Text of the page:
By Jaime Weinman - Tuesday, January 8, 2013 - 0 Comments
A Christmas Eve crash of Amazon Web Services blacked out Netflix
Amazon isn’t just the world’s biggest online retailer, one of its fastest-growing businesses lately is managing web storage for major online firms like Netflix. A lot of Netflix customers found that out the hard way on Christmas Eve, when Amazon Web Services (AWS) crashed, blacking out Netflix service for millions of Canadians and Americans at a peak time. Only a few weeks earlier, Netflix’s CEO Reed Hastings said he hoped to have Netflix entirely hosted on Amazon by the end of next year. Despite the glitch, he has made no move to end the relationship, and Amazon’s revenue from AWS—which, according to analysts, could soon be as much as $3 billion a year—seems safe. But people did notice that Amazon’s own rival service, Amazon Prime, was unaffected by the outage. Maybe it’s not a great idea to allow your biggest competitor to have so much power over your business.
By Chris Sorensen - Tuesday, June 7, 2011 at 10:15 AM - 4 Comments
As tech companies race to try to reinvent television, the industry is ready and fighting back
A stock analyst once called Reed Hastings’s company, Netflix Inc., “a worthless piece of crap with really nice people.” That was six years ago. Hastings and his agreeable team have since helped kneecap video-rental giant Blockbuster by convincing Americans that it was easier to rent DVDs through Netflix’s website, and then have them delivered (and returned, postage paid) through the mail. Now Netflix is in the process of upending the entire television business by using the Internet to stream movies and TV shows directly to people’s computers and big-screen televisions via Web-connected Blu-ray players, Xboxes and other devices. So much for Mr. Nice Guy.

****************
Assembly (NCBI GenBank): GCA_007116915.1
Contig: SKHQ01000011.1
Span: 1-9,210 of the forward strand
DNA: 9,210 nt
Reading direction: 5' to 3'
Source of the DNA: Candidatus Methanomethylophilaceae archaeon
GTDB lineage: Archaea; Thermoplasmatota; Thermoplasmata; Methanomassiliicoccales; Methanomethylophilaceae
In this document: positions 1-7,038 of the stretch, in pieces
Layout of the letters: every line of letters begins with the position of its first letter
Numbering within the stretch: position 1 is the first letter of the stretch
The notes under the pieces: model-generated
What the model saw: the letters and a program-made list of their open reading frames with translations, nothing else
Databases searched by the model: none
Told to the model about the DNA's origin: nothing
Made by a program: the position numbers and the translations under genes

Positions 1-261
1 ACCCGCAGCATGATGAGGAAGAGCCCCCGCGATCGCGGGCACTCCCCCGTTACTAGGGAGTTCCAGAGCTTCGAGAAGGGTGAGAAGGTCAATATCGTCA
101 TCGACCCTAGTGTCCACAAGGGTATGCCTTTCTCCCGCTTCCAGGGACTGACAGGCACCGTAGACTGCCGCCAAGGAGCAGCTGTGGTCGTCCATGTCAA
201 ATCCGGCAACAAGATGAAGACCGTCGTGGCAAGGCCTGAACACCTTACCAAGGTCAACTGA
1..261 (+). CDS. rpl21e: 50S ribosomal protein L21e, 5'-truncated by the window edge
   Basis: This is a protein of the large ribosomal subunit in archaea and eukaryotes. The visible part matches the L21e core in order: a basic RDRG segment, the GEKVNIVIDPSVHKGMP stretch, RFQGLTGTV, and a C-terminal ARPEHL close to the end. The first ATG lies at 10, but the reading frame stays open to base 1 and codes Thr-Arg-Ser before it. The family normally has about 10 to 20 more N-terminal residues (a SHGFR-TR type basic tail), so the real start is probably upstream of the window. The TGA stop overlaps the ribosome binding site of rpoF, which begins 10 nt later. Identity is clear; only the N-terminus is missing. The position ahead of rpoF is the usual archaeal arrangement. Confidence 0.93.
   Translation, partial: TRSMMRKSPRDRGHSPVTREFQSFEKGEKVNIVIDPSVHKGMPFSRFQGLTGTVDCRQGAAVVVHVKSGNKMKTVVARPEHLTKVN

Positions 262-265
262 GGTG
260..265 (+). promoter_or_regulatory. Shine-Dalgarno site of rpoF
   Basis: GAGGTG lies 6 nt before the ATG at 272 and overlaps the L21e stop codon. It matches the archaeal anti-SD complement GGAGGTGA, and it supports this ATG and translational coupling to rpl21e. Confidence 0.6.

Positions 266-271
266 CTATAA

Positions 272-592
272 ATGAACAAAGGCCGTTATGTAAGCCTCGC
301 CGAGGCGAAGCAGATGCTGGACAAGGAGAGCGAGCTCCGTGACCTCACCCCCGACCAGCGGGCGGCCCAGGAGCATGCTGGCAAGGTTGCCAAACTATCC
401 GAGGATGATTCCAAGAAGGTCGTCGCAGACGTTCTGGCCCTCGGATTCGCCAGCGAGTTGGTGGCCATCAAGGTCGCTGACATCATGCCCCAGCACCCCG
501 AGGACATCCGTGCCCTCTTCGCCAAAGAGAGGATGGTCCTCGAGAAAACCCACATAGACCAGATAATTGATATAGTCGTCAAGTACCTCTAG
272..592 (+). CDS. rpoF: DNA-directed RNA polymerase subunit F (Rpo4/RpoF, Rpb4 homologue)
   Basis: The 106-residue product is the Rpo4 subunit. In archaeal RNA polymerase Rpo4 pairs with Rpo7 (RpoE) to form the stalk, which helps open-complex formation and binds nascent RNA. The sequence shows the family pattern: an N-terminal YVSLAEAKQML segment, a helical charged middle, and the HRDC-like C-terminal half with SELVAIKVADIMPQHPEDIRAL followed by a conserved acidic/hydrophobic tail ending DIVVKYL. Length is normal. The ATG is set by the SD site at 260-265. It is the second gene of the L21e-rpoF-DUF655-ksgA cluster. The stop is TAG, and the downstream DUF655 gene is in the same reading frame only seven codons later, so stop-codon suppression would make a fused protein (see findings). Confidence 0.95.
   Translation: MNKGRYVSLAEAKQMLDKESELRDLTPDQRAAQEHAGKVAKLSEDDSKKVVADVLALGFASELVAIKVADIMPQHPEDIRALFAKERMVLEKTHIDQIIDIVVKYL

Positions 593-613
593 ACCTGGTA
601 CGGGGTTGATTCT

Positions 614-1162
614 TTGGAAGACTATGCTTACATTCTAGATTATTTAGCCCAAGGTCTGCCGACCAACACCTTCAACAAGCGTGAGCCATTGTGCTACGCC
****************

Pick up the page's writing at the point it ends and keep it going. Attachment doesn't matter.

Netflix has so far signed up more than 24 million customers in the United States, rivalling the subscriber base of cable giant Comcast. Hastings expects to add another one million Canadian subscribers by this summer, with each one paying $7.99 a month for unlimited access to Netflix’s ballooning catalogue of digital titles. And the stock price? It’s far from worthless, having surged more than 800 per cent over the past five years—a better performance than even Apple Inc.’s.
Not surprisingly, cable and satellite TV executives are getting nervous—Comcast’s CEO recently derided Netflix as “reruns TV,” referring to its lack of live content. And Hastings isn’t doing much to soothe fears when he describes Netflix’s potential customer base as one that goes well beyond existing cable or satellite subscribers. “One way to think about the upper limit is the number of people who have a mobile phone,” Hastings told Maclean’s. “That’s because they’re people with enough money, and are of the right age to own a device with a screen.”